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Joining communities around the country, more than 1,000 members of Sarasota's gay, lesbian, bisexual and transgender community and their allies gathered to remember the 49 victims of the worst mass shooting in American history—men and women, mostly young, gunned down at a gay nightclub in Orlando by an American citizen who pledged loyalty to the Islamic State.

The hastily arranged candlelight vigil, organized by leaders involved with the annual Harvey Milk Festival, drew a large crowd to Five Points Park, the park that has become the Milk Festival's regular home. The crowd surrounded a small makeshift stage on the steps of Selby Public Library, filling First Street and stretching back to the halfway point of the park. One rainbow flag was held aloft; attendees unfurled another in front of the library. A short spell of rain that hit before the event left the air steamy. Well before sundown, attendees lit candles and held them aloft.

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A series of speakers addressed the crowd, in turn calling for solidarity, encouraging fearlessness and memorializing Eddie Sotomayor, the Sarasota native and Booker High School graduate killed at Pulse nightclub on Sunday. Singer Jennifer Real performed a beatbox-assisted version of John Lennon's "Imagine," while the crowd joined in for the civil rights anthem "We Shall Overcome" and an especially emotional "Somewhere Over the Rainbow."

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"The world needs to be a safe and accepting place for everyone," Donna Hanley, the executive director of ALSO Youth, told the crowd. ALSO, an LGBT youth center, opened its doors Monday to support struggling young people. "We believe the world needs to run on love and compassion and that those are the norms, not the exceptions," she said. "Yesterday's violence and hate-filled murders have shaken and stunned us all. We are traumatized by the news and the images of death, injury and grief."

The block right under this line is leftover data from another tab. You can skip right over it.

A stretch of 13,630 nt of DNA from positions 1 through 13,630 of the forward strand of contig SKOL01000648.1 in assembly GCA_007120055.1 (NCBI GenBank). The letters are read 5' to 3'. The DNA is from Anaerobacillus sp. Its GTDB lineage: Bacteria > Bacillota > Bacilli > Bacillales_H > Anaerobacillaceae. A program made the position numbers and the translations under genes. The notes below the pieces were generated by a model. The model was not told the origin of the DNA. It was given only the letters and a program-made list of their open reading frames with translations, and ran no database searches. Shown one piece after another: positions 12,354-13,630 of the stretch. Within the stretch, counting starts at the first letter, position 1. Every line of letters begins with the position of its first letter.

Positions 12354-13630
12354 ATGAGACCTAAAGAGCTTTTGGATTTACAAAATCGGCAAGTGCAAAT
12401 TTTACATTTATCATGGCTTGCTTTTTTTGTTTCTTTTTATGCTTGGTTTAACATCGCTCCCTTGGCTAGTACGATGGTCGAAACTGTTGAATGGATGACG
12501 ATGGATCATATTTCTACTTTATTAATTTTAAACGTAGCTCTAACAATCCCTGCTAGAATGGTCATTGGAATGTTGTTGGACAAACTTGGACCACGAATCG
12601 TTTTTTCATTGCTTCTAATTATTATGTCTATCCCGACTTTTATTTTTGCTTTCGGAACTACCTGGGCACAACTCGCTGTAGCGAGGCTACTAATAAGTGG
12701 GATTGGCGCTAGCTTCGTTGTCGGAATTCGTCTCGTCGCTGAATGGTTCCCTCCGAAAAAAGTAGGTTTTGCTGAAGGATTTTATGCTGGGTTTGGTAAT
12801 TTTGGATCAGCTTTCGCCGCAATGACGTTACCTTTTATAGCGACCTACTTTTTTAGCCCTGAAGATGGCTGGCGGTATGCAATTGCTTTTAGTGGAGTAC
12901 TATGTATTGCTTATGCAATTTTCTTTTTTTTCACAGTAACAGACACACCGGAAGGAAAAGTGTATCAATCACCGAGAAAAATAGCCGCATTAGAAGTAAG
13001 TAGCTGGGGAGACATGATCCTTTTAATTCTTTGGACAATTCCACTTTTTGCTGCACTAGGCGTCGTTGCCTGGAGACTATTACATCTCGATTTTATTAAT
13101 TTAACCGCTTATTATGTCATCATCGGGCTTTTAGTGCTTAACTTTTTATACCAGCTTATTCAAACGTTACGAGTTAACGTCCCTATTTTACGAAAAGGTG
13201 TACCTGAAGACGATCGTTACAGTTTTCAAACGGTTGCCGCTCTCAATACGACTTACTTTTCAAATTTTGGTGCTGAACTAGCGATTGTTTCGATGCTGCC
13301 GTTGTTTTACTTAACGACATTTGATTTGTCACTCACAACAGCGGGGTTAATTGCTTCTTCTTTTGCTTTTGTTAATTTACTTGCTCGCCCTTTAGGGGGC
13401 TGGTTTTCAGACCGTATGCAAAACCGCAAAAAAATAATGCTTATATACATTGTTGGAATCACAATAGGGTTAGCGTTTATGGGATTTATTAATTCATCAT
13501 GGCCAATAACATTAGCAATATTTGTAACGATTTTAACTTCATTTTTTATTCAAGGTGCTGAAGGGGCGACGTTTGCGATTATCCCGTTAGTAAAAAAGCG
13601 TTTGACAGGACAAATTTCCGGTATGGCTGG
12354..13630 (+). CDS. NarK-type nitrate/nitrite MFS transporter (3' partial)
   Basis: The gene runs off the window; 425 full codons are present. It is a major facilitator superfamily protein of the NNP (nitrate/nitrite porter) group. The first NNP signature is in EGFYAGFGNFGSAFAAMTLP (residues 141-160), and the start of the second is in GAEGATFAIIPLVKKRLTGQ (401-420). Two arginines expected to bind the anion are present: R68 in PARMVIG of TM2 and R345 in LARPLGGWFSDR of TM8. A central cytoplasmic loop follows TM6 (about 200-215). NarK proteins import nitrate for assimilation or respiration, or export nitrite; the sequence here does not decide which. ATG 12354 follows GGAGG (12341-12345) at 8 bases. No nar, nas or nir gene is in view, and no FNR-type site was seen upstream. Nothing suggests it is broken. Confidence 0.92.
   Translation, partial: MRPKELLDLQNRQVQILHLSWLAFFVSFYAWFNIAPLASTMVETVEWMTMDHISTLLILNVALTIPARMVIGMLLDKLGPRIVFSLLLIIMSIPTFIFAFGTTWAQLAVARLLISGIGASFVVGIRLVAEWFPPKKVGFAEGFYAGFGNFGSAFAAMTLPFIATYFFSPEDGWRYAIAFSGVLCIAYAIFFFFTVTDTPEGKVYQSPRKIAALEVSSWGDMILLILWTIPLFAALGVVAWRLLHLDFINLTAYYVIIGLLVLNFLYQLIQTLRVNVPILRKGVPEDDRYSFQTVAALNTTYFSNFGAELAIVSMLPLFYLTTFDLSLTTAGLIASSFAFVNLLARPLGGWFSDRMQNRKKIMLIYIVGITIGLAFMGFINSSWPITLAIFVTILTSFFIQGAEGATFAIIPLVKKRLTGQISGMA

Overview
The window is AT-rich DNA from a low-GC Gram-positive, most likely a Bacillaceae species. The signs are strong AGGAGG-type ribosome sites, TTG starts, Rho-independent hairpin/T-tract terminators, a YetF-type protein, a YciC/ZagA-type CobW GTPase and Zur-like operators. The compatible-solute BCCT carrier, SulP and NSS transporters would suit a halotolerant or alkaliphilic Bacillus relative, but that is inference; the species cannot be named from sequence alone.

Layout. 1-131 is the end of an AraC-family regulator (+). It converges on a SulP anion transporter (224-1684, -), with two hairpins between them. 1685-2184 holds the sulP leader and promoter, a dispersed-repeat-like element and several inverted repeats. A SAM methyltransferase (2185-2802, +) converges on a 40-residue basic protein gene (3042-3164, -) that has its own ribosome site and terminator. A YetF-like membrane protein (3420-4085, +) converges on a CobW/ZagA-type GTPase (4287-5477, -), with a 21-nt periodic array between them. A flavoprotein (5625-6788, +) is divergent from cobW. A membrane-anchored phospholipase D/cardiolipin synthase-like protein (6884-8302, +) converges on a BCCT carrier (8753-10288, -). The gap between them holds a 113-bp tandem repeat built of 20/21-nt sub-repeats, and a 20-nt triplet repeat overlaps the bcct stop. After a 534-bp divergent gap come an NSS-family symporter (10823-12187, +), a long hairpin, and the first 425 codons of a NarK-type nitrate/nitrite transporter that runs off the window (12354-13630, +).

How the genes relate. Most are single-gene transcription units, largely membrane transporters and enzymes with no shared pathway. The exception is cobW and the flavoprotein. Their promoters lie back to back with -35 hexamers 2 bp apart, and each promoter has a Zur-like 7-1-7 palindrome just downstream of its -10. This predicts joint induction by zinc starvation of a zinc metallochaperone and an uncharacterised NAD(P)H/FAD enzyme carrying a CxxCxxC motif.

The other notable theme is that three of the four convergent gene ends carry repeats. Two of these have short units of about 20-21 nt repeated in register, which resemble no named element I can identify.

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Sotomayor's friends and coworkers remembered a young man who "embodied love and compassion," in the words of his friend Jonathan Hall. "Eddie's smile was contagious," Hall remembered. "He wanted you to feel great. He had a knack, as one friend said, of 'making you feel like royalty.'"

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"This is the time to embrace those around us and remember that our hearts beat on, showing our strength and dedication to keeping their memories alive," Milk Festival founder Shannon Fortner said. "We have struggled with feeling safe and being accepted by our friends and families; it's hard to look back and imagine it any other way. We have burst down the closet doors and we are speaking out against hate, against anyone that has or will try to cause us harm."

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